For simplicity, I focus first on Gibbs, who was primarily a macroscopic, classical thermodynamicist. In his day, most thermodynamicists were adamant that their science was purely macroscopic, and had nothing to say concerning microscopic reality (presumably atomic and/or molecular.) Gibbs set out to create a mathematical structure which would start from the Hamiltonian mechanics of molecules, and end up with a thermodynamics whose variables (energy, entropy, etc.) were all expressible in terms of molecular parameters. The success of his effort is manifest in the fact that he worked before the discovery of quantum mechanics, and yet his conceptual structure is still what we use today.

Gibbs' work is still in print, but difficult to read. I recommend Tolman (Statistical Mechanics, now available as a Dover reprint) and Landau (Statistical Physics, Vol. 1.) You will have to get beyond Griffiths if you wish to make progress here; and I would be wary of trying to build your logical structure upon his statement of fundamental principles: for example, two states of equal energy will have different statistical weights if one is degenerate and the other not.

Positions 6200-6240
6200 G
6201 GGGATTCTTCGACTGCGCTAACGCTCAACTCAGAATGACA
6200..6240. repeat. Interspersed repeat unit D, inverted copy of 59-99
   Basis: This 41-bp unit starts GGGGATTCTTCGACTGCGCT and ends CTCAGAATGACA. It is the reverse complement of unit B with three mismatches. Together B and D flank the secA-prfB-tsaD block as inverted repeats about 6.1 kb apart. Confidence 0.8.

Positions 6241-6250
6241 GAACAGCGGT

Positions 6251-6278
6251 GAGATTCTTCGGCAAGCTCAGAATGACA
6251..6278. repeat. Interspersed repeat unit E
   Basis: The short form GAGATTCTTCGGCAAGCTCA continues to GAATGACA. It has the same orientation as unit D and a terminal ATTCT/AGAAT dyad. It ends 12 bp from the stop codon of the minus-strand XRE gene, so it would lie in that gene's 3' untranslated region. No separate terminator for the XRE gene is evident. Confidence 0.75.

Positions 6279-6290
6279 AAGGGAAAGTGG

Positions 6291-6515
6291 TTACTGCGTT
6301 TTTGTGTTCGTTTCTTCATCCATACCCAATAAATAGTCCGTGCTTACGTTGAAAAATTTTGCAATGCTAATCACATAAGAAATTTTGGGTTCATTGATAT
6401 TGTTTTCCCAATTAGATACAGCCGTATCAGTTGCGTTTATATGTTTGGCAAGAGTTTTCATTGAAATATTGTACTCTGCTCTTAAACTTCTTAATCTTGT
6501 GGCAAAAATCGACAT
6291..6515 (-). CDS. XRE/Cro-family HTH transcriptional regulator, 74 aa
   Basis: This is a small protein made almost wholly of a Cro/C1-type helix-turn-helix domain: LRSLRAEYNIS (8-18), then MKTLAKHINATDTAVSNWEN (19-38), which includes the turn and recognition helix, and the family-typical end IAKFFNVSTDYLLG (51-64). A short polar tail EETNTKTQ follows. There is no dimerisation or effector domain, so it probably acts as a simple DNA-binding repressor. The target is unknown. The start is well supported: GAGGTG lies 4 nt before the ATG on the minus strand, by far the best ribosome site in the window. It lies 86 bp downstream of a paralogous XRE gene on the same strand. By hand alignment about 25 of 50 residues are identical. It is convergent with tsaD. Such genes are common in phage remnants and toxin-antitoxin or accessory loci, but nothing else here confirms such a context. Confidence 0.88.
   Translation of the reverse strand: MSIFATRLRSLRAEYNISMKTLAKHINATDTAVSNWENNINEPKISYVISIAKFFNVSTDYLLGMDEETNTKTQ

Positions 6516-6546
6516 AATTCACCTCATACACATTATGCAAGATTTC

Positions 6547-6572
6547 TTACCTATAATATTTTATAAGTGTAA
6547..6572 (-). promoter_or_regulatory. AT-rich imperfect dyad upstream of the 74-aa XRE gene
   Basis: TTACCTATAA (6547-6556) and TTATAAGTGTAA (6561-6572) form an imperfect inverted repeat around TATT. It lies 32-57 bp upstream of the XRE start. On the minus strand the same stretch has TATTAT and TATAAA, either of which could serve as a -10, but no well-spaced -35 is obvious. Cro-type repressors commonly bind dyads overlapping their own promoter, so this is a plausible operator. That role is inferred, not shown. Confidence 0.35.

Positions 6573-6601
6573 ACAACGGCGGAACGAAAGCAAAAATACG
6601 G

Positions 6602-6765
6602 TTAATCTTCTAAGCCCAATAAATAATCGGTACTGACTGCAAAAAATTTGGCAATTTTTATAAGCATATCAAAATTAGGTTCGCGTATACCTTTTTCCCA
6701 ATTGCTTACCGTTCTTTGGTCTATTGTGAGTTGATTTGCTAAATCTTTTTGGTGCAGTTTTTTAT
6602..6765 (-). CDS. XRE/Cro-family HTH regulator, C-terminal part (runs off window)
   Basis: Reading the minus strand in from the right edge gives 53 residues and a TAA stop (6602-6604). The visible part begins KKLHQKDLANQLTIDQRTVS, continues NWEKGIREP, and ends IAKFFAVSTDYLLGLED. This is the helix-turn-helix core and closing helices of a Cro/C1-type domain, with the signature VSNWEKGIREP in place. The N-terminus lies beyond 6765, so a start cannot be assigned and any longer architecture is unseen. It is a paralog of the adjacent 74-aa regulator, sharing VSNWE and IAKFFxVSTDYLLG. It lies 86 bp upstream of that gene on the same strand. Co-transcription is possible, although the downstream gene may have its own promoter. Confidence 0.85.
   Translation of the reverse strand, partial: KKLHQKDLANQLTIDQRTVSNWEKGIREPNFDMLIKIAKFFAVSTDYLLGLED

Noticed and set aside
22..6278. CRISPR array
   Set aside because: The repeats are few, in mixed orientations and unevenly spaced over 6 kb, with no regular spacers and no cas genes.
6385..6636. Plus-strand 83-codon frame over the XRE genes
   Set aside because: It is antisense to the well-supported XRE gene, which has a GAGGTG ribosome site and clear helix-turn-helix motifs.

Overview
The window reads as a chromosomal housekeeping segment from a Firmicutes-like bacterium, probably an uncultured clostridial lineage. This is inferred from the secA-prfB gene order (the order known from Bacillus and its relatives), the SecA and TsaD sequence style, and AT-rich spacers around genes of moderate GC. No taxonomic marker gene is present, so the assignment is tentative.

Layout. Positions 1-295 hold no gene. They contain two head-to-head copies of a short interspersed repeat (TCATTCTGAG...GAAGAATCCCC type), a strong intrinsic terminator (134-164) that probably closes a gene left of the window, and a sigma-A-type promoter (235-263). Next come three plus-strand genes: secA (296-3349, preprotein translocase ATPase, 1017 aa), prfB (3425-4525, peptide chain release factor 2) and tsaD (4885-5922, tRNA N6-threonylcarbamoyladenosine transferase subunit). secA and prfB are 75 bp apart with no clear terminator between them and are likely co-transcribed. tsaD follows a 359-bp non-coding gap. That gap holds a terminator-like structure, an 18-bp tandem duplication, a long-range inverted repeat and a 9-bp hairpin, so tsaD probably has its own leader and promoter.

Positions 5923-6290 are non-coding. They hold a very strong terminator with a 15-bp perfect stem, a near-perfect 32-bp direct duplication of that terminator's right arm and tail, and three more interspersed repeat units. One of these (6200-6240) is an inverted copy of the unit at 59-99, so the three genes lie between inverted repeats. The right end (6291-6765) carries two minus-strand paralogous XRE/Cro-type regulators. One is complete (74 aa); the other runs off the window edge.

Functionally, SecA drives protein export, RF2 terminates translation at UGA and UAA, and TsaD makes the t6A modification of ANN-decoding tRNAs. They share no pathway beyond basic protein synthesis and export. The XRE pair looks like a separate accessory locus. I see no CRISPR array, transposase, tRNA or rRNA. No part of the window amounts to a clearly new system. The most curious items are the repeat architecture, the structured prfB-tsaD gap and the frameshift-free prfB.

Boltzmann's aim was similar to that of Gibbs: i.e. to connect macroscopic thermodynamics with microscopic molecular mechanics. He was roundly attacked for this, and it is likely these attacks contributed to his suicide. Unfortunately, he did not see Einstein's early papers on Brownian motion (which had already appeared) and which provided the first definitive verification --i.e. with respect to a specific physical system-- that statistical mechanics correctly describes thermodynamics.

The things you wish to avoid --Hamiltonian mechanics, ensembles, phase spaces, etc.-- are not easy to avoid, and attempting to avoid them will likely lead you into much frustration. The Schroedinger equation is not a necessary starting point: if you begin with a Hamiltonian, you get a statistical mechanics which is readily adaptable to either classical or quantum-mechanical usage.

I know my answer is not what you are looking for; but I hope it is some small help in spite of that.